Being able to seal the stainless steel completely with ceramics is tricky, because heat is often used to attach the ceramic insulators to the stainless steel. Glass and stainless steel behave very differently in the presence of heat. Glass ceramics are brittle and stainless steel expands rapidly.
Researchers at the Sandia National Laboratory have developed a technique that can help bond glass ceramics and stainless steel together in a way that doesn’t put the ceramics at risk of shattering. By doping the ceramics with an oxidizing agent that reacts with alloys in the stainless steel at the point of ceramic contact, they can gradually build a strong bond between the two materials.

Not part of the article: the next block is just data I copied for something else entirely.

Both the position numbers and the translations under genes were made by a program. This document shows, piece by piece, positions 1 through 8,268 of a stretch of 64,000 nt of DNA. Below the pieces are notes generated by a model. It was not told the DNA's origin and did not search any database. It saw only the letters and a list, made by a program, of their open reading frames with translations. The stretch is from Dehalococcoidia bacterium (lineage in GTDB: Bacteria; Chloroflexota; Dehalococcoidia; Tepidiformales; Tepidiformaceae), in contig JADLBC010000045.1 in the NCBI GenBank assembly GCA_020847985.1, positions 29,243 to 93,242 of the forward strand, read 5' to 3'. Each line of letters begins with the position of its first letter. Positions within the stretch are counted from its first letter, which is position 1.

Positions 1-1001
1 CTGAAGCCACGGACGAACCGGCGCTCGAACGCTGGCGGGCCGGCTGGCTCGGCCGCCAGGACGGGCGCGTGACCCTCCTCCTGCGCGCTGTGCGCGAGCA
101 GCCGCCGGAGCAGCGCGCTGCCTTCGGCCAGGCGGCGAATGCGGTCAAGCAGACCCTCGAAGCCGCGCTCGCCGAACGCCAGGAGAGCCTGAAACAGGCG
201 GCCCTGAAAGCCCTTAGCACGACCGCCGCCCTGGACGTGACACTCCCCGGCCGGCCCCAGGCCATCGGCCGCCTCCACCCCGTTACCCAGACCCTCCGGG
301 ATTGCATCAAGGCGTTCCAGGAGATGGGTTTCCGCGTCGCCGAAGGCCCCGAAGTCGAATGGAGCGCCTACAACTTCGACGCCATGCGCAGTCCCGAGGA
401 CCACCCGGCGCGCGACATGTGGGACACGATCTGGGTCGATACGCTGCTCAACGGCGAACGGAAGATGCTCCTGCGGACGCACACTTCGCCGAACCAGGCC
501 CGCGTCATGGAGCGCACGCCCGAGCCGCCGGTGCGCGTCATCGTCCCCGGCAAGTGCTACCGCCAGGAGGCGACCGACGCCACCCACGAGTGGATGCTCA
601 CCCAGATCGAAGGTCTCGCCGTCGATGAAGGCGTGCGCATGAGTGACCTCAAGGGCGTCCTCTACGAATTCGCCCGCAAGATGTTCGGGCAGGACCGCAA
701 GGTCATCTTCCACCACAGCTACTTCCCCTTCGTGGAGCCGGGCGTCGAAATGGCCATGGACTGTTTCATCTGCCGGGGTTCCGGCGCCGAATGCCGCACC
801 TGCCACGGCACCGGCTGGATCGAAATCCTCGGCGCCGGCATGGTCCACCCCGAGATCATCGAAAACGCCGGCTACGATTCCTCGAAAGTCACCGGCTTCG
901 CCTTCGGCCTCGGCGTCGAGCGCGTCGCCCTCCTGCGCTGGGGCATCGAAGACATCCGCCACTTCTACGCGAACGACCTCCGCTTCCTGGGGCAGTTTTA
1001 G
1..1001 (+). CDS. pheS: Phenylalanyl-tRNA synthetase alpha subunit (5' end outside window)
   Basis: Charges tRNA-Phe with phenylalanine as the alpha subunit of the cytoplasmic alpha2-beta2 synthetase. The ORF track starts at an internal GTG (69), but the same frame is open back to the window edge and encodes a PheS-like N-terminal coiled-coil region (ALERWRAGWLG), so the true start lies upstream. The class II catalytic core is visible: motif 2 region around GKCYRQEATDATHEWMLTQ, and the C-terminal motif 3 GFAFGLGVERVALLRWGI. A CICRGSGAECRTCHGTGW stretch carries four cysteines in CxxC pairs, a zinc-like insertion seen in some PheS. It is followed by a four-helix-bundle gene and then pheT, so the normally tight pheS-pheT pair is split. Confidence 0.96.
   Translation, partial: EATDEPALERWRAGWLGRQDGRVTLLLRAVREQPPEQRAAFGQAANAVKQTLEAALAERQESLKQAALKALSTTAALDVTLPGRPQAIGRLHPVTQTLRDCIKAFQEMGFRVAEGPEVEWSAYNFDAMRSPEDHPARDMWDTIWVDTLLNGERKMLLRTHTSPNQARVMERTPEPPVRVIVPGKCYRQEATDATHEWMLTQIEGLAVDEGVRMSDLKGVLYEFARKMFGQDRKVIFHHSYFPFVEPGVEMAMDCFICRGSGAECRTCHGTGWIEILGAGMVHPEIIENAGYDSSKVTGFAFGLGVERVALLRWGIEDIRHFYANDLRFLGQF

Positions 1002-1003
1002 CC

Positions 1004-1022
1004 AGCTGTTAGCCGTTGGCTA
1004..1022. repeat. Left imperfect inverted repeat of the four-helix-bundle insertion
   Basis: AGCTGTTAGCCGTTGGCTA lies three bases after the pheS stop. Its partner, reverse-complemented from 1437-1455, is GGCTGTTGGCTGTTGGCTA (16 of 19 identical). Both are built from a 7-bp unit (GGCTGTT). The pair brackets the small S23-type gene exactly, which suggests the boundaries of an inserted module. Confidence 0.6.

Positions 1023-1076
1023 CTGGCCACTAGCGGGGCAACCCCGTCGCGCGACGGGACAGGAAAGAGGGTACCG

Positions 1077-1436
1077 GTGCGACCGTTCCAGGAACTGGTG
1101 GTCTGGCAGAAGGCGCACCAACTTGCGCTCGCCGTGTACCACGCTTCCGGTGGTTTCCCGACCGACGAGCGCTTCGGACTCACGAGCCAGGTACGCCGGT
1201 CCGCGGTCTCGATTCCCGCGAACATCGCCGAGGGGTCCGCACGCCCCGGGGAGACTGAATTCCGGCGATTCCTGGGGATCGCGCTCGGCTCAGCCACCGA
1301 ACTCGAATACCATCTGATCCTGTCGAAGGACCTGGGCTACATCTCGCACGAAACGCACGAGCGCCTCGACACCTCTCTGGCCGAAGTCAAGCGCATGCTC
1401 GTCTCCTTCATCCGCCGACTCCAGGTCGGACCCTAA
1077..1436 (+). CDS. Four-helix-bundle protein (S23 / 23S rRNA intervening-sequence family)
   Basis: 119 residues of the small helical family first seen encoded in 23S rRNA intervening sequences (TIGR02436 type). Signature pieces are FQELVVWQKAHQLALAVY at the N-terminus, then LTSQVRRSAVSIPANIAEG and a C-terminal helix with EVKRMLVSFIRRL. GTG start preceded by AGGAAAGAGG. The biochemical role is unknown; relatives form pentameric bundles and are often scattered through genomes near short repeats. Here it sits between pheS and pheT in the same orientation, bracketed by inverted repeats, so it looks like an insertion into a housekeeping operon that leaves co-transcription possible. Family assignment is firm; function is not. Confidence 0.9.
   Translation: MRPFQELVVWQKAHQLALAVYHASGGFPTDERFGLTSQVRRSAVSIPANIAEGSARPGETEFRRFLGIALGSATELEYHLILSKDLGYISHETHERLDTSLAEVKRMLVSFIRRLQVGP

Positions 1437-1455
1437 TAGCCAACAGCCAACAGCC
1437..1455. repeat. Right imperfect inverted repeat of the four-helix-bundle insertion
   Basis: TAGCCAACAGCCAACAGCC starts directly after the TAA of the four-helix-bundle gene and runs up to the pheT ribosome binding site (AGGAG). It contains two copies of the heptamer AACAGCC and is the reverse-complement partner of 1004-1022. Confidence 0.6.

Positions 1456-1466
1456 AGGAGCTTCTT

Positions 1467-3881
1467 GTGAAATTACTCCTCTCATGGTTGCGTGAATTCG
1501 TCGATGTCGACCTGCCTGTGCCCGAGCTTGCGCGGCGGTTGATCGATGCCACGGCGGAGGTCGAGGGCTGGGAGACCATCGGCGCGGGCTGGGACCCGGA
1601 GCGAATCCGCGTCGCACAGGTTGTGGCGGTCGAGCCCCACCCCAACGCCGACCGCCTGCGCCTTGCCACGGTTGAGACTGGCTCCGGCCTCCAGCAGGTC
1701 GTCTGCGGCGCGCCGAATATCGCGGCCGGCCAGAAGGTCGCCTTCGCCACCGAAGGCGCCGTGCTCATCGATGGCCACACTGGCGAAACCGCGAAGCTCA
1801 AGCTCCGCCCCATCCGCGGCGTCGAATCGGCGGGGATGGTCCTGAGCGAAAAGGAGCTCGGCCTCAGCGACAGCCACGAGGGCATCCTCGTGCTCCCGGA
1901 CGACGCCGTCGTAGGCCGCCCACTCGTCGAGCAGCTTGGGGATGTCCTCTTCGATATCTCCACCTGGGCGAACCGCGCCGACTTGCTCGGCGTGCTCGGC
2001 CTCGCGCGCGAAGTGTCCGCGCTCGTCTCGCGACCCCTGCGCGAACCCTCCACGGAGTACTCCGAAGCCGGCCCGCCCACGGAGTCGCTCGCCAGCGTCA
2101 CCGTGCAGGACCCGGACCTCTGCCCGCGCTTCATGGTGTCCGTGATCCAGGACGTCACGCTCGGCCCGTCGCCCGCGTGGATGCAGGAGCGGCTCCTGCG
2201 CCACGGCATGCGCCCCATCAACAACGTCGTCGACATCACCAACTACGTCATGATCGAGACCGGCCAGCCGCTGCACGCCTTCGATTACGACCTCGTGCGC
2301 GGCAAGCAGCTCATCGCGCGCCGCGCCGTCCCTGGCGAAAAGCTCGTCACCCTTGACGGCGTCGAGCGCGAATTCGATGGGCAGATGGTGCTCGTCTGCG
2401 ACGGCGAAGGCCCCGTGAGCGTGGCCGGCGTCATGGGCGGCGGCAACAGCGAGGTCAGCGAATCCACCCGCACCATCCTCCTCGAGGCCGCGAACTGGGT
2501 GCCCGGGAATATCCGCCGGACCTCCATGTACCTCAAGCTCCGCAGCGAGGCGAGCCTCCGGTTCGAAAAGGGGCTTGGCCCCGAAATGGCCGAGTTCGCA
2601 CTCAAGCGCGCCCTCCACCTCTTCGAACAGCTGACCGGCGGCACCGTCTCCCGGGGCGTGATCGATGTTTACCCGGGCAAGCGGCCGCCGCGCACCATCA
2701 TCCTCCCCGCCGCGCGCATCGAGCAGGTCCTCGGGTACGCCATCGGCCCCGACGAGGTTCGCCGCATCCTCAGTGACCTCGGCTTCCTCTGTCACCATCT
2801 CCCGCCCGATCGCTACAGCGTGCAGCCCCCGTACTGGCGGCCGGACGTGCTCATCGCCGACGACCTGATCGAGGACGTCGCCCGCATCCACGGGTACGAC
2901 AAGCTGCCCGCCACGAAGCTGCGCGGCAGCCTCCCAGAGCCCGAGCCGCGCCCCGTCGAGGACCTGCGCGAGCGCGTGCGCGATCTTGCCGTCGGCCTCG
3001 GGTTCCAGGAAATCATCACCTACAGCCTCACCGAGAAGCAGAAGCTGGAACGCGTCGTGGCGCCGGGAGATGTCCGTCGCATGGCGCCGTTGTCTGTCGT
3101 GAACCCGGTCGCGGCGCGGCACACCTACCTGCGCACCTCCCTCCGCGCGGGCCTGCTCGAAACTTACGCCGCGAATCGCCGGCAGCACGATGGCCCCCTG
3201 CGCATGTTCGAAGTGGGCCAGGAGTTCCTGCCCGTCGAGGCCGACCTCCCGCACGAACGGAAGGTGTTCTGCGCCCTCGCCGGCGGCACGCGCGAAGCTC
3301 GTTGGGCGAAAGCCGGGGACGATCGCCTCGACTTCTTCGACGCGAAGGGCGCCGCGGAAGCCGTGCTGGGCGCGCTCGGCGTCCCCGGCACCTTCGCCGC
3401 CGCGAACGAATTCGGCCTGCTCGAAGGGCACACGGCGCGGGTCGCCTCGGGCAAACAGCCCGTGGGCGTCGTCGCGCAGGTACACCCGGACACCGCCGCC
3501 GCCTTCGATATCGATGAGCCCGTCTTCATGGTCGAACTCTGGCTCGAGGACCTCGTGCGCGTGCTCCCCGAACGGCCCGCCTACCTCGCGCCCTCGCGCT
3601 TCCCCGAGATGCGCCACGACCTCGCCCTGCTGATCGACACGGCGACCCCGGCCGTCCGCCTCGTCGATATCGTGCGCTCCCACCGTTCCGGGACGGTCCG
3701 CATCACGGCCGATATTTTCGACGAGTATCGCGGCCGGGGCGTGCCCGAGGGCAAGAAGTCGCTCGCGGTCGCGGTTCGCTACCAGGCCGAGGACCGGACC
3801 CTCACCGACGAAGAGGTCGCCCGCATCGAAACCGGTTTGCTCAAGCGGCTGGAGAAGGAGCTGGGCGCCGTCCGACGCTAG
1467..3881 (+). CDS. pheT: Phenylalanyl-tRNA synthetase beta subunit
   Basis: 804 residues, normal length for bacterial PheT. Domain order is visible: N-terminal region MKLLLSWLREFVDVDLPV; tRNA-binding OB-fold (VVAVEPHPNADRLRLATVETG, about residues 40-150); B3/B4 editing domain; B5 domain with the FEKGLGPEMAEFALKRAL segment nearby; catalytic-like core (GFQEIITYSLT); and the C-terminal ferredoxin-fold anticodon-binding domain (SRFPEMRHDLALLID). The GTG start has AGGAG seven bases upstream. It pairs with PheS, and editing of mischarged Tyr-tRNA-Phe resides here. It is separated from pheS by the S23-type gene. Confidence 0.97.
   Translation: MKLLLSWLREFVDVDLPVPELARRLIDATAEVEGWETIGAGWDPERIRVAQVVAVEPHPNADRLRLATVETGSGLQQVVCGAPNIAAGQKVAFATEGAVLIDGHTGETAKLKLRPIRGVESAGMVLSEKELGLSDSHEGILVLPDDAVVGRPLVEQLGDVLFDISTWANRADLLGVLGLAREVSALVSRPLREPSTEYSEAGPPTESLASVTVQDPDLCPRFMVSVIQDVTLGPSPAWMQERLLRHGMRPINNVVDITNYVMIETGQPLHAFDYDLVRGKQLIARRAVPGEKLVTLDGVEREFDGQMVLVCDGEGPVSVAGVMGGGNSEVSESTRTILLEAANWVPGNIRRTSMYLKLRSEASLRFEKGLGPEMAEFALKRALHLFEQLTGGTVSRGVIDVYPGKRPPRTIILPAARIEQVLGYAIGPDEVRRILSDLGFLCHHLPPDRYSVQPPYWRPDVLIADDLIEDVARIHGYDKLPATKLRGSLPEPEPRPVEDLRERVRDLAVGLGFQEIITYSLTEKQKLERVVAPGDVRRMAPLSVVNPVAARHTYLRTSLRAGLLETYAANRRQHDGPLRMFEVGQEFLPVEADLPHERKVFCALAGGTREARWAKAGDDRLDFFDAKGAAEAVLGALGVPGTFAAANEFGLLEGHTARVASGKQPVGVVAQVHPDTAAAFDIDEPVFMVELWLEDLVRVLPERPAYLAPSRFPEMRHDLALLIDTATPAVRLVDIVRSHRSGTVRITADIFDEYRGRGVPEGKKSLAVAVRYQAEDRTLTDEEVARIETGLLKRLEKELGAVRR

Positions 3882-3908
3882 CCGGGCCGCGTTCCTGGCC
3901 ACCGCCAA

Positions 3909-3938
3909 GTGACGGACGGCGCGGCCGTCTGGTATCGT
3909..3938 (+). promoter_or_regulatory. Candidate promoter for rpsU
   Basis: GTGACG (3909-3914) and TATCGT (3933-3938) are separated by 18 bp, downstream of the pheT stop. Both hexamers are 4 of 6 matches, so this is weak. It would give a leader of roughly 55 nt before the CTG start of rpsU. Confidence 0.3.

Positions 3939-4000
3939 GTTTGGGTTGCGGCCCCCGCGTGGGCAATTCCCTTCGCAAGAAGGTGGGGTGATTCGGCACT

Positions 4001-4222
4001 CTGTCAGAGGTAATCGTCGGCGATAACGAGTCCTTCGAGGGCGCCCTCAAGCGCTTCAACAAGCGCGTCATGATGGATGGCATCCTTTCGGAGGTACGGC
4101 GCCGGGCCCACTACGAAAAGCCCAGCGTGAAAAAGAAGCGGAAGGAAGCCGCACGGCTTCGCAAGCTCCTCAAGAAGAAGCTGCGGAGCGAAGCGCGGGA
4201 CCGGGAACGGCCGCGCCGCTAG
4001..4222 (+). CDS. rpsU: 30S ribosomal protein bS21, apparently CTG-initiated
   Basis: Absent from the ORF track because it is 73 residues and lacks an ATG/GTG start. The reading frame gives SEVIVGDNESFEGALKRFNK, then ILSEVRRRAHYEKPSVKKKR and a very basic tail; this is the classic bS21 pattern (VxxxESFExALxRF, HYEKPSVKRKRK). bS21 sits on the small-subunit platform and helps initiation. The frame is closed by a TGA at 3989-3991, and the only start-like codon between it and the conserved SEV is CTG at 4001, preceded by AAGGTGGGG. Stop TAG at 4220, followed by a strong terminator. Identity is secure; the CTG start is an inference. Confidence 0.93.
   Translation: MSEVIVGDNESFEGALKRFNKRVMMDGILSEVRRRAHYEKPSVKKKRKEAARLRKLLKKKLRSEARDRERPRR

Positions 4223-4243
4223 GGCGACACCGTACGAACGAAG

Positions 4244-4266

The team tested about two dozen different oxidants before determining the two that performed the best. Their goal was to allow the oxidant interfacing to expand at a rate that was similar to the stainless steel. By manipulating the reaction, the scientists could protect the glass during the bonding process, and limit or eliminate the possibility of shattering.
The team intends to continue research to determine whether the technique can be applied to bonding processes in other dissimilar materials. If they’re successful, their work could be used in energy, aerospace and electronics.
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Photo Credit: Chris D 2006, via Flickr.com